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Crystal Lake votes to not further regulate e-cigarettes

CRYSTAL LAKE – After 27 years as a smoker, Effie Elliott quit smoking combustible cigarettes nine months ago.

She had tried everything, but only electronic cigarettes, also known as personal vaporizers, seemed to work.

And she was so thrilled with the results that she opened her own shop, Vape Amore, in Crystal Lake.

Person after person told story after story to the Crystal Lake City Council, hoping to sway the council members against imposing regulations that would treat e-cigarettes like combustibles – known as analogs in the vapor community – in public places like restaurants and bars.

More than 30 people turned out for the meeting to show their opposition to the regulation.

However, whether e-cigarettes help people quit isn’t the question before the City Council, Mayor Aaron Shepley said.

“The only real question before us is: What does it do and what impact, if any, does it have on people who are not vapors?” Shepley said. “That would be the only reason why we would want to intervene in this. ... Based on all the studies that we’ve been provided, the jury is, in fact, still out.”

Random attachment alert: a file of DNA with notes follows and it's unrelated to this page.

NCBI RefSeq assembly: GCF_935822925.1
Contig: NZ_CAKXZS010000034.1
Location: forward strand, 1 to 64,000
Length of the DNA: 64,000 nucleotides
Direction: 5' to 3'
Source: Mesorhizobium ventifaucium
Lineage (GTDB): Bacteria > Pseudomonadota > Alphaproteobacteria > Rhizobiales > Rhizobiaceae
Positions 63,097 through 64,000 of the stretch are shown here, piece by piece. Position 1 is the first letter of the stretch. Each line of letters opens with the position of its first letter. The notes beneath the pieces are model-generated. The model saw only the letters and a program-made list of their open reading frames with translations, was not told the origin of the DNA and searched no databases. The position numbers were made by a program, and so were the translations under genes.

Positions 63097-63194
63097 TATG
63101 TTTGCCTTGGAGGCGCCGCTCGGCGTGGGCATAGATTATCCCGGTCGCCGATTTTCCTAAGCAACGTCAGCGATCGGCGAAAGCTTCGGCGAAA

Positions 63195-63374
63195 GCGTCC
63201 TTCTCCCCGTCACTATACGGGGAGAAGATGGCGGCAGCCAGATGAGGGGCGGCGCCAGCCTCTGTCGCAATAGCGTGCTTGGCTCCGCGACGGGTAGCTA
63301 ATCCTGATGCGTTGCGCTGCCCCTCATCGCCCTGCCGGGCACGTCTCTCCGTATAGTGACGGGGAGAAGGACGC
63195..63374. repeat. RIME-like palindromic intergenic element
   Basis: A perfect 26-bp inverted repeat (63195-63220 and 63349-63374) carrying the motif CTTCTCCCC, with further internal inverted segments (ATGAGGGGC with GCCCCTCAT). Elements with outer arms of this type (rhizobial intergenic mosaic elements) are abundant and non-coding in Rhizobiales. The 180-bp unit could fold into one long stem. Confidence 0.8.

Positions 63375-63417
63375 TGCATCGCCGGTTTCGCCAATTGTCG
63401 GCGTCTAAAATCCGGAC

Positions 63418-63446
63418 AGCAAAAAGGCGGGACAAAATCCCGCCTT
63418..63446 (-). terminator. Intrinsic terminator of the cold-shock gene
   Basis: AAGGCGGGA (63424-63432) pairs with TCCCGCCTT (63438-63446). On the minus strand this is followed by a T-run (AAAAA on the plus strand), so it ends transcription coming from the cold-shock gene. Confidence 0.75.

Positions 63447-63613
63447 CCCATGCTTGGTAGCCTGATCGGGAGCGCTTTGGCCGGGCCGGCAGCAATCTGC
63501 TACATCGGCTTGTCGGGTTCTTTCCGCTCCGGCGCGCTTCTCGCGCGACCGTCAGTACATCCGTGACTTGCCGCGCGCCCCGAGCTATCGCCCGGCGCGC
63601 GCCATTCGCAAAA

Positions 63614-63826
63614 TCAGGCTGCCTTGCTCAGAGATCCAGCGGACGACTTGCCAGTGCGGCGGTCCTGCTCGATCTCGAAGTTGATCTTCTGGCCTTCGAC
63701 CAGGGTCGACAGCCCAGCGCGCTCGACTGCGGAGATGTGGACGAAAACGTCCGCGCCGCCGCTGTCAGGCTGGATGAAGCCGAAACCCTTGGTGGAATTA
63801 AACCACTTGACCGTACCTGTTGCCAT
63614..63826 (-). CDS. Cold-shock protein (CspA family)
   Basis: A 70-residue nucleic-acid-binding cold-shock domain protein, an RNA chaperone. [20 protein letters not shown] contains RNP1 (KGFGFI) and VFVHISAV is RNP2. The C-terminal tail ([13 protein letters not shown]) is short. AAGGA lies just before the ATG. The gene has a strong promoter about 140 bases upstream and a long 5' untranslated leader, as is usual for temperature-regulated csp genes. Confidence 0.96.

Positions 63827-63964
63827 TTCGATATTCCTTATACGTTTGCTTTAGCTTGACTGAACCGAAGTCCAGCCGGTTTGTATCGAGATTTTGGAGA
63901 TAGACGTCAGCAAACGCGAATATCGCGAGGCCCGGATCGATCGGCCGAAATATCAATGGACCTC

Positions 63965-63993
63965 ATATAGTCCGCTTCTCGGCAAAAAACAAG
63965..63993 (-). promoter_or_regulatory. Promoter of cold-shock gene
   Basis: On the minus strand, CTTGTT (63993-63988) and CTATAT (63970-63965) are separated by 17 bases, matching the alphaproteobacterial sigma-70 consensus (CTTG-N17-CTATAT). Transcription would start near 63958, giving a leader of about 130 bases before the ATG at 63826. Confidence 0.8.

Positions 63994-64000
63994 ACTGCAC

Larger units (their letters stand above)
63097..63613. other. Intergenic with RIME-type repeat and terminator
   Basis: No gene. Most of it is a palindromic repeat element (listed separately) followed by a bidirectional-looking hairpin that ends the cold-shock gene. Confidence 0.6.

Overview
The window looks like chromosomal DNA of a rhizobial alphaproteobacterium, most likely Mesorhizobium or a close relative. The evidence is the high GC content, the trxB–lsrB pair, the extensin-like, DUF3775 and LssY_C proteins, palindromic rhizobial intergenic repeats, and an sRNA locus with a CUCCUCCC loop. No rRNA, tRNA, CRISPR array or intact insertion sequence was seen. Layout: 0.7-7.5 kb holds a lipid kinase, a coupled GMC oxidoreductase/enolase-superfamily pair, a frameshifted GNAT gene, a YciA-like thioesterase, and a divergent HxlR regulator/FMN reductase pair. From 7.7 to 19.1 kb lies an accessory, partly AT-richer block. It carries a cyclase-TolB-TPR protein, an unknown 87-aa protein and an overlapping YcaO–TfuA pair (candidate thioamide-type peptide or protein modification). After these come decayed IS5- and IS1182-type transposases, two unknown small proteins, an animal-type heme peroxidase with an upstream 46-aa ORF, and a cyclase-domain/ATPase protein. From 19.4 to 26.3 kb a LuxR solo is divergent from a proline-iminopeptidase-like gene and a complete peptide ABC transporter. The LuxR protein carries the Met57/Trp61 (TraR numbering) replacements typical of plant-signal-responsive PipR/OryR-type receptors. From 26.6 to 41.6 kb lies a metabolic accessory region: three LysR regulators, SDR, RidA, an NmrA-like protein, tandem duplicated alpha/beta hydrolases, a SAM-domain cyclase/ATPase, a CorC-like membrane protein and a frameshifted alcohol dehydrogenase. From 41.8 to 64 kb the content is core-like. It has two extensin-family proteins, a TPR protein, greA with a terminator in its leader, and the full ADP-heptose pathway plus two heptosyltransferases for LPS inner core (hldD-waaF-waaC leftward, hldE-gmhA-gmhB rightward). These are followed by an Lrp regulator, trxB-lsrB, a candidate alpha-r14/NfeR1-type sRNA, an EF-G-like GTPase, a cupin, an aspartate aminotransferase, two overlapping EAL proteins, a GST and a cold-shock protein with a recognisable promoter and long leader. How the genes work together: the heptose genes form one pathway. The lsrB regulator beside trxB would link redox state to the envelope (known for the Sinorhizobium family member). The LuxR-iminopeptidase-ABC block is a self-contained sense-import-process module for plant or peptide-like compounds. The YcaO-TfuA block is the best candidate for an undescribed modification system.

Most of the council members took Shepley’s position on the issue, and in a 6-0 vote with one abstention, the council voted to not take up any of the proposed amendments.

Councilwoman Ellen Brady Mueller abstained, saying after the meeting that she had just “decided not to voice an opinion” on the issue.

Her only comment during the debate was that she “find[s] it interesting that [the council] is suddenly worried about putting our businesses at a disadvantage.”

Councilman Cameron Hubbard added there has been “no public outcry to regulate” e-cigarettes, and Councilman Jeffrey Thorsen said businesses can always choose to ban e-cigarettes in their own establishment.

Leaving enforcement to the businesses can raise its own issues because not all patrons may politely heed a request to stop, Councilman Brett Hopkins said, adding the issue hasn’t reached the point where it needs to be regulated.

The idea had originally come before the council as part of routine proposals by staff based on issues they think the council might want to weigh in on, Shepley said.

Other cities and states – including Chicago, Schaumburg, Evanston, Arlington Heights, Oak Park and Wilmette – have implemented bans on e-cigarettes in indoor public places or within 15 feet of a public entrance, similar to many restrictions on cigarettes, according to council documents. More communities are considering them.

The city of Crystal Lake does currently treat e-cigarettes like cigarettes in terms of sales and prohibits the sale of them to those younger than age 18.

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